Why IT Jobs Are Never Coming Back

U.S. IT job loss may level off in coming years, but the likelihood that corporate IT will ever contribute to job creation again is minimal, according to a recent study by the Hackett Group. CIO.com talked to Hackett's lead researchers about what's driving IT jobs offshore, what roles will remain stateside, and why some American IT professionals may have to send their resumes to China.

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CIO.com: You're assuming the big IT service providers will continue to develop such talent in the U.S.

Janssen: When I worked at EDS, we had big corporate training facilities—whole apartment complexes just full of people. Now those are in Hyderabad or Bangalore. They no longer have that kind of scaling availability here in the U.S.—the bulk may be in low-cost geographies—but they still have tens of thousands in the U.S.

CIO.com: You predict that IT job loss will level off at around 115,000 jobs a year, at least until 2014. What happens after that?

Janssen: In the corporate world, it's going to be a grizzly picture here. [Net IT job loss] could continue until 10, 15 years from now.

Padron: Even longer. You know, the Chinese are now outsourcing to South Africa because it's cheaper. [U.S. IT job loss] is going to go on for a long time. It could be 50 years.

Janssen: Companies have to understand the global marketplace. What we have is an asymmetrical talent war. In Asia or India the question is, 'How do I hire 500 people?' In the U.S. it will be, 'How do I hire 5, 10, or 50?' In the U.S., they will be hiring professionals with very specialized industry skills, the ability to manage in the global context, or experience in new technologies.

CIO.com: What happens to those hundreds of thousands of American IT professionals skilled in, say, programming or data center operations?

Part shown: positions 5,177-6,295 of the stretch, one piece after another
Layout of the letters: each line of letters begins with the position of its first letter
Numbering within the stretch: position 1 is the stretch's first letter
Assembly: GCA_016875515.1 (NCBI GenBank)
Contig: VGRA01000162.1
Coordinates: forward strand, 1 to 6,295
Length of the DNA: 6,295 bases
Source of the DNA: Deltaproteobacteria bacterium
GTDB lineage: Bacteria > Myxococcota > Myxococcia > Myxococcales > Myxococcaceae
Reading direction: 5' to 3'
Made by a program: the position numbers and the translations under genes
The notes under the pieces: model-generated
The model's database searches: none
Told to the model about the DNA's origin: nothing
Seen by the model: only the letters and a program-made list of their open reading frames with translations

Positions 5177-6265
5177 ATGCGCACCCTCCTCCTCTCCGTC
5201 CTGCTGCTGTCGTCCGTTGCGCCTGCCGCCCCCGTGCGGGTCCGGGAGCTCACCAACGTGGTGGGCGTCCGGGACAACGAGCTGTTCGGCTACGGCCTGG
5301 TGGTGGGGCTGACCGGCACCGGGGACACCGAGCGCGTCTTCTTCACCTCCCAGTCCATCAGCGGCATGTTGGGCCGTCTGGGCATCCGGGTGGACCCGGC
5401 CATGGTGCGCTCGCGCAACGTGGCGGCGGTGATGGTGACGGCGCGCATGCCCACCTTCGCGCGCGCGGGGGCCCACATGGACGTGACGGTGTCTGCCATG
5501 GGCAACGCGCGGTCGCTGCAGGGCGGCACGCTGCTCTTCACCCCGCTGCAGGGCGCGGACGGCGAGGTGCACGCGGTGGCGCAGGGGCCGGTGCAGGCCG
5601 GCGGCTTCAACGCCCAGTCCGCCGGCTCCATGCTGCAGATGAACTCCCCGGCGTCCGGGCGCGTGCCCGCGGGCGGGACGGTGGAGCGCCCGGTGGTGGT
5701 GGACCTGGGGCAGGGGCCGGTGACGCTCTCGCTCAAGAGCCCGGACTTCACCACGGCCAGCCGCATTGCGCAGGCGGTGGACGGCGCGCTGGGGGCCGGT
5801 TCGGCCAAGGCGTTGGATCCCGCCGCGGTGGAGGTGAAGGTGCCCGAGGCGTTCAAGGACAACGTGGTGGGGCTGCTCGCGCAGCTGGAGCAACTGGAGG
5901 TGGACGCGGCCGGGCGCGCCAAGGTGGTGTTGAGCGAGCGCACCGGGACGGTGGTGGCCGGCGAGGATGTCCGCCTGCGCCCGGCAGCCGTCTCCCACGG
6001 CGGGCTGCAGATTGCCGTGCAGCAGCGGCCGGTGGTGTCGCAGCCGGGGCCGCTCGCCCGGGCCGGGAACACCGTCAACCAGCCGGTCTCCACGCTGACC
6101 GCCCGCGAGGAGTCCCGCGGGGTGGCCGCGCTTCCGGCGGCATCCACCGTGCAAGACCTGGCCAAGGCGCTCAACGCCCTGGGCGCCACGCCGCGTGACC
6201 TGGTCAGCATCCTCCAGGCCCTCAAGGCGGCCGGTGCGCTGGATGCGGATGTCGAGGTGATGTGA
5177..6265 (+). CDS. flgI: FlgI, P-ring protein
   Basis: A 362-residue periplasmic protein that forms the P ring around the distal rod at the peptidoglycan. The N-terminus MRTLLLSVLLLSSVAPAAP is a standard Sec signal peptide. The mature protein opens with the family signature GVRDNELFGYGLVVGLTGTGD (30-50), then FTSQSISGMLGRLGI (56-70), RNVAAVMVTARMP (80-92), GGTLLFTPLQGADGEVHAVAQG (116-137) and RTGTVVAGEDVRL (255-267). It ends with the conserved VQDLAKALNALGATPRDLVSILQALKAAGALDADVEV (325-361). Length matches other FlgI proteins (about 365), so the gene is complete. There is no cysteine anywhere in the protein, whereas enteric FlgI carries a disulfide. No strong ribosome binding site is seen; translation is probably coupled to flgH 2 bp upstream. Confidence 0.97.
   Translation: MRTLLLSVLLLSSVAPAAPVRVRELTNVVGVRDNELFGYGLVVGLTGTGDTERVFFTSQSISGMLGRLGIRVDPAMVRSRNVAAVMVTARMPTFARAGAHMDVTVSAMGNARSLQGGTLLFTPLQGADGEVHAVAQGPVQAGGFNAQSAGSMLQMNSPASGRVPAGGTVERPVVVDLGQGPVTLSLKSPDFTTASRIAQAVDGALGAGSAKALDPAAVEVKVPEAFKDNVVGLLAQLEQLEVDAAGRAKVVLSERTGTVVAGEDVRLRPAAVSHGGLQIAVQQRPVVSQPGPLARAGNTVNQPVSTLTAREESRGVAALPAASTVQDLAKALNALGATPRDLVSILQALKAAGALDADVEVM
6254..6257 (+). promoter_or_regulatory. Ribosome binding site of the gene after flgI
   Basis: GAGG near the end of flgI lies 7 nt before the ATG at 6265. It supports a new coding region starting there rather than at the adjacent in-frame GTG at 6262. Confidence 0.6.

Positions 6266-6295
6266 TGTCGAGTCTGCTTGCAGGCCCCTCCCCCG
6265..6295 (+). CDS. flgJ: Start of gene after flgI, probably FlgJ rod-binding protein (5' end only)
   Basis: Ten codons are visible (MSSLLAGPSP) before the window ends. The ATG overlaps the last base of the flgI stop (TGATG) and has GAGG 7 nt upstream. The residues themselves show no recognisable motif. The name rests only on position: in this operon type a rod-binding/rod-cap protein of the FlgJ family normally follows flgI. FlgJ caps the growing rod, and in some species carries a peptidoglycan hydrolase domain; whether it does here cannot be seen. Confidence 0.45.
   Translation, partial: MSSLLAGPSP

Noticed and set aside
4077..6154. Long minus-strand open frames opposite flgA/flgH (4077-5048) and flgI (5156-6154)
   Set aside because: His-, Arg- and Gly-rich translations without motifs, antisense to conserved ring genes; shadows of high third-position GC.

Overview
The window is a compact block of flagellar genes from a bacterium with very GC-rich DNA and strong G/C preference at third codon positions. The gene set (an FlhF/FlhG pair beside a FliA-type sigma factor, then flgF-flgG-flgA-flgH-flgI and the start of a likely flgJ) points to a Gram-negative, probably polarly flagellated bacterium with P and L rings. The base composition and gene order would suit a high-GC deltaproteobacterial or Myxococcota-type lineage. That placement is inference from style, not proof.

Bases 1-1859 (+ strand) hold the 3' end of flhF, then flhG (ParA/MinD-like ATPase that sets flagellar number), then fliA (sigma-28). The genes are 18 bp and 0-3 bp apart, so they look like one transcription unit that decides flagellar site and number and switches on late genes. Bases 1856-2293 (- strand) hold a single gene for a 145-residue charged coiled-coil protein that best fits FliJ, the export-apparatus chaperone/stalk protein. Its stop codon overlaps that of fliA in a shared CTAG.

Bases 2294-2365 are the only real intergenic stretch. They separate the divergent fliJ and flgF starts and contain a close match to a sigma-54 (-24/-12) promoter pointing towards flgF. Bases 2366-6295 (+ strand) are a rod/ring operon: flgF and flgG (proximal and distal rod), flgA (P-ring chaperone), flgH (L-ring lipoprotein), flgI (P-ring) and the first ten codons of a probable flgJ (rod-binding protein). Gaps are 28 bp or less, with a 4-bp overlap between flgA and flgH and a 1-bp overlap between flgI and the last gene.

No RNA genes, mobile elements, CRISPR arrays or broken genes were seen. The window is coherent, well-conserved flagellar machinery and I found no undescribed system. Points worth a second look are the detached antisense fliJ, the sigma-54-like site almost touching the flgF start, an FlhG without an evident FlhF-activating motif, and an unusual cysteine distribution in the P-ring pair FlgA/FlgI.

Padron: I was on a flight to Miami, and I met a 30-year-old QA auditor who had moved to Shanghai from Boise, Idaho. This isn't a high-level management job&mdsah;those jobs are going to some folks in Europe and North America. He was a mid-level manager. This is really becoming a global war for talent.

CIO.com: On the quasi-bright side, you say a weak dollar could mean transformational work will be done onshore. Is limited labor arbitrage really the only reason transformational projects would stay close to home? Are offshore IT organizations capable of handling major corporate change?

Janssen: Labor arbitrage is still really compelling when you're trying to make your budget for next year. It's a challenge when people go back into growth mode to hire someone for $75,000 [a year] when they can get someone for $25,000. The weak dollar does play a role; it decreases the spread. If there's a violent retraction [in the dollar] for multiple years, we could see an end to this conversation.

Today, I'm hiring people with MBAs for $5,000 per year. They're tier two MBAs, so that would be about $55,000 in the U.S. And I do have to move them to $8,000 or $10,000 in two years. There isn't as much of a delta on the management side. For people with 5 or 10 years of experience, there's not a five to ten-fold difference in price points.

CIO.com: But what about management overhead and other hidden costs that can erode those labor savings—have those diminished?

Janssen: It's gotten a lot easier to manage in terms of basic fundamentals. There are two parts to that—problems on the U.S. side [of the offshore engagement] and problems on the Indian side. They are both more mature. But if someone tells you they're having problems with their team in India, it usually means the problems actually exist on the U.S. side. The ability to work on a global basis is more challenging for U.S. [IT organizations]. I have a lot of my research written in India today. They used to only provide charts or data.

Padron: It's becoming a moot point, because you are going to have to manage a global workforce anyway.

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